Scientific drilling to recover sediment core and fossil samples is a promising approach to increasing our understanding of species evolution in ancient lakes. Most lake drilling efforts to date have focused on paleoclimate reconstruction. However, it is clear from the excellent fossil preservation and high temporal resolution typical of lake beds that significant advances in evolutionary biology can be made through drill core studies coordinated with phylogenetic work on appropriate taxa. Geological records can be used to constrain the age of specific lakes and the timing of evolutionarily significant events (such as lake level fluctuations and salinity crises). Fossil data can be used to test speciation and biogeographic hypotheses and flesh out phylogenetic trees, using a better-resolved fossil record to estimate timing of phylogenetic divergences. The extraordinary preservation of many fossils in anoxic lake beds holds the hope of collecting fossil DNA from the same body fossils that improve our understanding of morphological character evolution and adaptation. Moreover, fossils allow calibration of molecular clocks, which are currently largely inferential. Lake Malawi Drilling Project results provide some guideposts on what might be expected in a drilling project for studies of evolution. The extreme variability in lake level and environmental history that most ancient lakes experience (exemplified by the Lake Malawi record) demonstrates that no one drilling locality is likely to provide a complete record of phylogenetic history for a radiating lineage. Evolutionary biologists should take an active role in the design of drilling projects, which typically have interdisciplinary objectives, to ensure their sampling needs will be met by whatever sites in a lake are ultimately drilled.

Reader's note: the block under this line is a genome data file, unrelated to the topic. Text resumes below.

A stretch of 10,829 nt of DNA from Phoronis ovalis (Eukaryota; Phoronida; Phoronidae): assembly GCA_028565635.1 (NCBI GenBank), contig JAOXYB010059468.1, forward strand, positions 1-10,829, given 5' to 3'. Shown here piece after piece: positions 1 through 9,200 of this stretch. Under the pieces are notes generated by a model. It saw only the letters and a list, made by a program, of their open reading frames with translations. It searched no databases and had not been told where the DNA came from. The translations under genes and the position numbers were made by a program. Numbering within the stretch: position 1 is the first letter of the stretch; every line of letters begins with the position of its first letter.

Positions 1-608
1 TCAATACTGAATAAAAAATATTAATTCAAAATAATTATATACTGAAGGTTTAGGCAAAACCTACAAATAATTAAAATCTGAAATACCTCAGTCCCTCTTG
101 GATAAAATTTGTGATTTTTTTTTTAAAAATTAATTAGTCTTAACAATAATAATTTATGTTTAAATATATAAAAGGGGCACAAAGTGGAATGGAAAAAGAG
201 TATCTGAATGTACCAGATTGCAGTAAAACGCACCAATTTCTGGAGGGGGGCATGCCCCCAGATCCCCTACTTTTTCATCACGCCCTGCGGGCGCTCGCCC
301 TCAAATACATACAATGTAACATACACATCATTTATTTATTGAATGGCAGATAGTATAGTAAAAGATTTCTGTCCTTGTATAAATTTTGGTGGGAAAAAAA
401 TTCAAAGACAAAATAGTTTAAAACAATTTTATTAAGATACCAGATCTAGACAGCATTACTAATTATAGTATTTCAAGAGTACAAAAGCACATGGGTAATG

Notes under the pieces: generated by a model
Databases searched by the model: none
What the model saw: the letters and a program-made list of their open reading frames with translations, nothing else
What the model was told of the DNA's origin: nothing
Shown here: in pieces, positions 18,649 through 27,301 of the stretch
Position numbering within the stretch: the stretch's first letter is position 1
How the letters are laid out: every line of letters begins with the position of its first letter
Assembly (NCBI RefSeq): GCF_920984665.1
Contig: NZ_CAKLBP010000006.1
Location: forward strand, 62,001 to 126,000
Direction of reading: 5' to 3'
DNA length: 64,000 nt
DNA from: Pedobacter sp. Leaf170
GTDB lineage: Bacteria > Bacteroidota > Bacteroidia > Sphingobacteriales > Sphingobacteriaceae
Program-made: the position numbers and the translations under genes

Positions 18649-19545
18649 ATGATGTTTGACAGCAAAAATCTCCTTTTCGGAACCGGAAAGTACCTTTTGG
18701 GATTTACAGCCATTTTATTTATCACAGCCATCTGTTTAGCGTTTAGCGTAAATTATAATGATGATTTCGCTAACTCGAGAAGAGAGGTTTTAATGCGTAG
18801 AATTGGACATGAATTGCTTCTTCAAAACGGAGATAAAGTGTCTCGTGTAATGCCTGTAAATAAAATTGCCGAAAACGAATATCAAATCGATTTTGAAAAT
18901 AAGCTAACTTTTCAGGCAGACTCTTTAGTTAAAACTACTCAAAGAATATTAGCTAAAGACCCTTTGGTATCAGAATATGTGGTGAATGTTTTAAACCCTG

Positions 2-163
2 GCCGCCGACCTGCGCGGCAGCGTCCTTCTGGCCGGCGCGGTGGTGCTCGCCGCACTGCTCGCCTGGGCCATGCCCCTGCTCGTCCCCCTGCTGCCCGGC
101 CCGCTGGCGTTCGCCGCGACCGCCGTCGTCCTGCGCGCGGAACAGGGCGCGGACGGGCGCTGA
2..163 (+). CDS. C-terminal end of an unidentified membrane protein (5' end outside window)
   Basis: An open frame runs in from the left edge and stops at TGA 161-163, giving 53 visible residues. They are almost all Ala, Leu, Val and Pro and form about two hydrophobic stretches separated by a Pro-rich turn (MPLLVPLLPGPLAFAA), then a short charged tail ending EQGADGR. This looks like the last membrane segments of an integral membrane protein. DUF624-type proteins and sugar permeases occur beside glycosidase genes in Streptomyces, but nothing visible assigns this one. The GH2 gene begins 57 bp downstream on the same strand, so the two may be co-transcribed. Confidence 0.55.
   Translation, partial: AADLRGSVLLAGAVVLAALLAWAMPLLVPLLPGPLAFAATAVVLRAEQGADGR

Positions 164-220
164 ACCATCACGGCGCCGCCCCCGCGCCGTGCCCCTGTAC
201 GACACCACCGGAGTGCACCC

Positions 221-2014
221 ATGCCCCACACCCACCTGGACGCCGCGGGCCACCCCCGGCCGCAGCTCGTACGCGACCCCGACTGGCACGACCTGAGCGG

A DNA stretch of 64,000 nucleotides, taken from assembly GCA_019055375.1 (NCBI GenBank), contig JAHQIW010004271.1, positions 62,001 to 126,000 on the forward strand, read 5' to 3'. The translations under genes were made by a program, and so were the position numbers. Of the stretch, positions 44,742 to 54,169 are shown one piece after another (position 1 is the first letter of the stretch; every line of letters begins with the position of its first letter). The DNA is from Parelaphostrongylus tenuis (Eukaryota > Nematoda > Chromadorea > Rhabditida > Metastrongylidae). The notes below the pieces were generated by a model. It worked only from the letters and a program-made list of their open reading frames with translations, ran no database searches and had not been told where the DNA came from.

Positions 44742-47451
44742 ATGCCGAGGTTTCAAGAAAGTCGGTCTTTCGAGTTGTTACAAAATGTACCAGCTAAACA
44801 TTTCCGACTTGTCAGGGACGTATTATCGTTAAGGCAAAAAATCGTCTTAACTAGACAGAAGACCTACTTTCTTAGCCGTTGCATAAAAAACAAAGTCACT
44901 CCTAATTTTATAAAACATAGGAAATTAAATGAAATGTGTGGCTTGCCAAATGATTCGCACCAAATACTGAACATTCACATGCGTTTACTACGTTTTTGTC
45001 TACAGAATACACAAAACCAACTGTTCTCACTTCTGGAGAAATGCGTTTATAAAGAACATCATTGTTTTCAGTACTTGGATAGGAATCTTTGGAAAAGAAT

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Acknowledgments This work was supported by US National Science Foundation Grant EAR0602350, and the International Continental Scientific Drilling Program and facilitated by assistance from the National Lacustrine Core Repository (LacCore). I thank my many colleagues with the Lake Malawi Scientific Drilling Project for their support, Thomas Wilke, Christian Albrecht, and Roland Schultheiss for their hospitality during my visit to Giessen, where a number of the ideas discussed here were hatched, and the organizers of SIAL 5 Sasho Trajanokvski and Thomas Wilke for the invitation to discuss these ideas at beautiful Lake Ohrid, to Doug Hafner, Jim Russell and Sasha Prokopenko for help with data for Fig. 5 and Mike McGlue for help with Fig. 6. Thanks also to Lisa Park, Peter Reinthal, Ellinor Michel, Jon Todd, and an anonymous reviewer for helpful comments on an earlier version of this manuscript.
Copyright 2012 Elsevier B.V., All rights reserved.
- Ancient lakes
- Scientific drilling